Cognition & Reality

Friday, 18 March 2011

UCLA & The Clock

Filed under: Sports — drtone @ 9:05 am

I haven’t watched college basketball all season. Last year, I didn’t even watch the NCAA Men’s Basketball Tournament, “March Madness,” but this year is different, because I’m at loose ends. As long as I don’t have much to do, I might as well check out the games, right? For many years, I rooted for UCLA, going all the way back to when I first lived in Riverside. Later, my father taught there, which made for another connection. Of course, I’ve always rooted against Michigan State, because I was born on campus at Michigan. Reason enough, right?

There I was yesterday, watching 10th-seeded Michigan State play 7th-seeded UCLA. It was a close game in the first half, but UCLA got out to big lead in the second, as much as 23 points. At just under 10 minutes to go and up by more than 20 points, UCLA should have been milking the 35-second shot clock on every possession. I can’t quite say “by my calculation” they would have won easily doing that, because I’m not sure how to do the calculation. Nevertheless, it’s hard to see how, if UCLA were using 25 to 30 or more seconds every time down the court, Michigan State could have caught up, given that UCLA was playing good enough defense to keep State in its half-court offense for at least 15-20 seconds pretty much every time. At that pace, MSU would only have made maybe a dozen trips downcourt to their basket. They would have had to score every time and prevented UCLA from scoring altogether, in order to win. That’s not what happened.

UCLA started to run the clock down, but then  started shooting whenever a player got open. It looked like they were seduced into shooting by some early successes following the decision to slow it down, as players were coming open early in the clock and putting it in the basket. Then they got sloppy. On one possession, UCLA point guard, Malcolm Lee, committed an offensive foul with about 3 seconds on the shot clock. On another possession, at a point when merely keeping the ball probably would have iced the game, he lost the ball through sloppy play. UCLA players were missing open shots. The pace, instead of slowing down, became frenetic, with the teams charging from one end to the other. There was almost no way for that not to work in Michigan State’s favor, and their coach, Tom Izzo, could not hide his gloating. With about four minutes remaining, time stopped. UCLA players kept going to the free throw line and missing. Meanwhile, State scored a few quick, easy baskets. By the weird black magic of basketball, the huge lead became one measly point.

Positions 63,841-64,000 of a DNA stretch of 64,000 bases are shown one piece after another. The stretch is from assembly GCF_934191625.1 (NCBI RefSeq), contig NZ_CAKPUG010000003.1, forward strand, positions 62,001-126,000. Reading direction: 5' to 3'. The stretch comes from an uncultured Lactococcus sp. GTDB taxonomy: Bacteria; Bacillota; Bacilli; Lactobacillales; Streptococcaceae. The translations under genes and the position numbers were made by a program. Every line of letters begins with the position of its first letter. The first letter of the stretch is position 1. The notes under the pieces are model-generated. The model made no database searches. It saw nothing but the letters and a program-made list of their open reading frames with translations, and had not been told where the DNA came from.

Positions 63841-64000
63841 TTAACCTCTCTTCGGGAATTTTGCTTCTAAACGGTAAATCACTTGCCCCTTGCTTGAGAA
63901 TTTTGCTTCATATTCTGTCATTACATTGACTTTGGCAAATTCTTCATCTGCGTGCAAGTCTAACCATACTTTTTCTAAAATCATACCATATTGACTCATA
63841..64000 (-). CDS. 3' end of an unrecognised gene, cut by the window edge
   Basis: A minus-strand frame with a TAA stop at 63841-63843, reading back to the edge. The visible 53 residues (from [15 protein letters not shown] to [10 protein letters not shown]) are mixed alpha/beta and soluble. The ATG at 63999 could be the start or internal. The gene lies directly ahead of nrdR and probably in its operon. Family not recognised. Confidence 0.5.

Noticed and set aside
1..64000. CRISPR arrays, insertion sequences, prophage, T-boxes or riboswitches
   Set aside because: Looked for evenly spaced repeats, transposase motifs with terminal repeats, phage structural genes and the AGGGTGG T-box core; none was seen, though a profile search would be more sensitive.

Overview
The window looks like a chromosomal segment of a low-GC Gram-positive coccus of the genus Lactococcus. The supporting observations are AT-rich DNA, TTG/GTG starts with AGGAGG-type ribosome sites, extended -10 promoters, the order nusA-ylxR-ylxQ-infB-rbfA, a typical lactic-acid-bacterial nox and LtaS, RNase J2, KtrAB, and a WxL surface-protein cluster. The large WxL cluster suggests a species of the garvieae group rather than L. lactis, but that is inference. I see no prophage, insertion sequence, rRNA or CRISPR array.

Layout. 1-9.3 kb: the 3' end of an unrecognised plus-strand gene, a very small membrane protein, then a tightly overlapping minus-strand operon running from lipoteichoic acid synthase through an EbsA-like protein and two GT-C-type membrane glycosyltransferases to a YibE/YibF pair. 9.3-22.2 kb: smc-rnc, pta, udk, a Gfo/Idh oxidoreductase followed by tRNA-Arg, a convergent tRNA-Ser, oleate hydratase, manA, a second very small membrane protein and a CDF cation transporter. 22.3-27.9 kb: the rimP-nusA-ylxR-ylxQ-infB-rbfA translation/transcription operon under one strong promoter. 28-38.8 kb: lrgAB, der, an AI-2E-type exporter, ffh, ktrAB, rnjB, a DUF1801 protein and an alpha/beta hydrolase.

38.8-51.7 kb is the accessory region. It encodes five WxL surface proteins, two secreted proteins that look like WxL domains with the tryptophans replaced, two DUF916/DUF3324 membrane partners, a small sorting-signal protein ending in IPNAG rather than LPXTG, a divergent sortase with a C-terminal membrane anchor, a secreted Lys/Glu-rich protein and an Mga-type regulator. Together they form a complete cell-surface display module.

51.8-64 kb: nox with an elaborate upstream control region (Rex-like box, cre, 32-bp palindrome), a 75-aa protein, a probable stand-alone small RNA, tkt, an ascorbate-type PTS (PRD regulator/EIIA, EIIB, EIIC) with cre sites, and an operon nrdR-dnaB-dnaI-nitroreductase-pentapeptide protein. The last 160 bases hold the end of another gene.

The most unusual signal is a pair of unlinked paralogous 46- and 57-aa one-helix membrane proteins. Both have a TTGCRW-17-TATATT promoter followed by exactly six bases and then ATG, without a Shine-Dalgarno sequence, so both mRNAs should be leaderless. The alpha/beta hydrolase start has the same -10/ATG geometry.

In spite of  Ben Howland’s terrible strategy, if you can call it that, UCLA did manage to pull out a two-point win. I will never understand why Howland did not force his team to take the air out of the ball when they had the chance. He’s a successful coach who has three times taken UCLA to the Final Four. In addition, I was amazed that, while his team’s huge lead dwindled away, none of the announcers were talking about his huge coaching lapse.

I’m not suggesting that it’s easy to hang on to the ball for 30 seconds every time downcourt. The reason UCLA kept going to the line was because of MSU’s desperate defense. On several possessions, however, UCLA would set up high, set screens, and fake toward the basket, as if intending to hold on to the ball, but then they would work toward the basket or take a jump shot. It was the only way that MSU was going to get back into the game and was  frustrating to watch.

Right now, I’m going to see if Michigan, an 8-seed, can beat 9th-seeded Tennessee.

It’s a couple of hours later. Michigan won going away, operating in a style that, coincidentally, drives home the point I made above. With about eight minutes to go in the second half, and up by 20, Michigan began to freeze the ball. On their possessions, they stayed out on the perimeter until, with 10 or 12 seconds on the clock, they would initiate a play. As it happens, of the three or four crucial possessions on which they tried this strategy, they scored on all but one. The clock kept ticking, and Tennessee, desperate for a score, took some ill-advised shots at their end. After only a few trips like that, with Michigan patient and Tennessee wild, it was all over: The clock was down to four minutes and the Wolverines were up by 25. The Michigan coach, John Beilein, understands how to win.


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